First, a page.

The goal for distributed events

The MCG’s mission is to connect, support and inspire people working with technology in museums. Our goal in changing event formats is to achieve our mission by reaching more people so they can access the resources of the wider digital heritage community and create stronger local networks.

Working with locals means events can be adapted to suit the regional context. It also might give volunteers an opportunity to meet others, develop event management and marketing skills. More informal, shorter events should also allow the sector to discuss topical issues. Lots of topics are easier to discuss in person over a cup of tea (or something stronger) than on email, discussion lists or social media. We could work with other organisations or interest groups to discuss wider topics such as digital heritage, GLAMs or digital scholarship.

Measures of success for an individual event might include one or more of:

  • Five people attending
  • Someone who doesn’t formally have ‘digital’ in their job description or title attending
  • People making one or more new connections that will help them deal with a current issue
  • People using the event to learn about a new topic

Proposed formats

I’d like to propose that we experiment with distributed events instead, where we work with locals to run a smaller-scale, informal event under the MCG banner.

Specifically, this means that we’d support people in organising an event, but it’s up to them to run it.

We can help publicise events, host information on our website, find speakers, suggest topics, put some money into catering or room hire, pay the volunteer some recompense for their time and any expenses – but we expect that they would organise a venue, publicise it locally, and report on the event outcomes for our list/website.


The meetup format I’d like to try is based on Teacamp; for more background, read Matt Jukes’ post about tthe format Teacamps start at 4pm and finish at 6pm, ‘allowing people who need to to get home at a sensible time and not really massively interrupting a work day’.

We might want to find a way to include guest speakers or special topics to make it more of a destination event, but I like how informal it sounds, the ease of venue management and the way it’s designed to fit into busy work/life schedules.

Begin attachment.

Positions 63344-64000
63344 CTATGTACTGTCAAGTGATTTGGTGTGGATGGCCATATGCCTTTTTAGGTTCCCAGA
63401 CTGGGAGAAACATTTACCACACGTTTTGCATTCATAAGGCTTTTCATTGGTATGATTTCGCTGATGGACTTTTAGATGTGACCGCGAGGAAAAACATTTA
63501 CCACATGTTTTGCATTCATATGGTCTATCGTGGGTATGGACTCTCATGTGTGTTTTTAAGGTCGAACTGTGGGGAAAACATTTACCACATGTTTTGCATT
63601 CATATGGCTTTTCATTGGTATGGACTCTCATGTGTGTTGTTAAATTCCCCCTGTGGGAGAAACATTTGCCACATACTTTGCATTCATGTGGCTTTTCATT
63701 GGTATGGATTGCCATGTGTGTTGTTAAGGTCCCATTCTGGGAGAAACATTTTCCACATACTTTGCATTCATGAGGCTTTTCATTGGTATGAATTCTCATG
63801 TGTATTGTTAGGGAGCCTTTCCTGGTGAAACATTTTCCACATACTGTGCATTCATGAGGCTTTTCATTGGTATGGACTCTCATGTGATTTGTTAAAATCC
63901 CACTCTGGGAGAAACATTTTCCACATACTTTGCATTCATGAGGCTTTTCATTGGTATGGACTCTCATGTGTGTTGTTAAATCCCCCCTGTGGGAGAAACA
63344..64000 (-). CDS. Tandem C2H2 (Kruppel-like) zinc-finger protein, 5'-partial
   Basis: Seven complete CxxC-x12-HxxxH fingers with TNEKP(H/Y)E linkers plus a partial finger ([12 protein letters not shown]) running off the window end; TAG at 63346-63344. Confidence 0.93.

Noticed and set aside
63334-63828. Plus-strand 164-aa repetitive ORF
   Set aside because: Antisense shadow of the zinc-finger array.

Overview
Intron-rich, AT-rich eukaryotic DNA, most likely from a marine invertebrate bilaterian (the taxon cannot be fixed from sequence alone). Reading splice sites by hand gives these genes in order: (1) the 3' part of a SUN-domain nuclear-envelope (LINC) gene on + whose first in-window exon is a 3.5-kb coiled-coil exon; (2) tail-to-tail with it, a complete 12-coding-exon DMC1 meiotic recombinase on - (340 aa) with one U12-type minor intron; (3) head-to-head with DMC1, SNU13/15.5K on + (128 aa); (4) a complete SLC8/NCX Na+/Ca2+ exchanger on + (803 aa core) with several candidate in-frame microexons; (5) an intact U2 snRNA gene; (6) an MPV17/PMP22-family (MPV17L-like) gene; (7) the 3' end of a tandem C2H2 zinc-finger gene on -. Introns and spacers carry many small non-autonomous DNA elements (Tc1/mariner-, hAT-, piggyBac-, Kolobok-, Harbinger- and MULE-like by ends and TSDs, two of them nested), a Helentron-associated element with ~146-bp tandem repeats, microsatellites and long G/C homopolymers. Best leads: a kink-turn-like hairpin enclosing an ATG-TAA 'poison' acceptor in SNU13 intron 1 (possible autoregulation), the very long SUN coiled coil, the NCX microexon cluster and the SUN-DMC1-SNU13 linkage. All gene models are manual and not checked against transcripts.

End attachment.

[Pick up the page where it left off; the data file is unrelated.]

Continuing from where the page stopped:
People in smaller museums may not think of their role as ‘digital’, so topics relevant to specific problems might work well for reaching people outside our existing circles.

Other possible formats

  • Tours of new/improved galleries
  • Demos of new/improved websites, apps
  • #drinkingaboutmuseums
  • Lunchtime meetings
  • Breakfast meetings
  • Meetups at or after other conferences, training days
  • Panels at other conferences
  • Partner with other events to host digital topics
  • Excursions to visit other museums, retail spaces, etc
  • ‘Fail camp’ / Failure Swapshop

To make logistics easier, we could buy a membership and let people use it to manage meetups in different locations, to help make RSVPs or whatever easier, and maybe reach new people. We could also use eventbrite, or try each in different locations and see which works better.

What next?

Create an information page – who we are, why run an event with us, what each party agrees to do, how organising an event helps the organiser, etc, based on this document.

Pilot and evaluate it – ask for volunteers to run a regional event.

If you’re interested in organising an event, what further information would you need?

What you can do

If you’re interested in organising an event or would like to suggest a topic for one, get in touch.


The Museums Computer Group has been running two events a year for several years now. The annual Museums+Tech (formerly UKMW) conference in London usually has about 200-250 delegates, depending on the venue capacity. The Spring ‘regional’ event is always held outside of London, and is usually much smaller, with 40 to 80 delegates. Finding and liaising with a venue, putting together a programme, selling tickets and running the event currently have similar overheads. Both events usually have a call for papers, with a subsequent review by a programme committee leading to a full-day programme of sessions. The marketing and communications activity aimed at selling tickets to each event can be more difficult for regional events as it can be hard to find and reach local groups.

Both events can consume a lot of volunteer time and it can be difficult to manage other committee activities while these events are being organised. In general, committee member time can be extremely scarce, as people deal with deadlines at work, personal issues, parental leave, etc. If we can reduce the overhead for events, we would have more time for partnerships, advocacy and discussion with funders and governmental bodies, responses to white papers and other changes etc, to tackle systemic issues affecting the sector.

The regional events are appreciated by delegates, but as the number of delegates isn’t proportionate to the work required to organise and run the event, we’re looking to change the format of MCG’s regional events.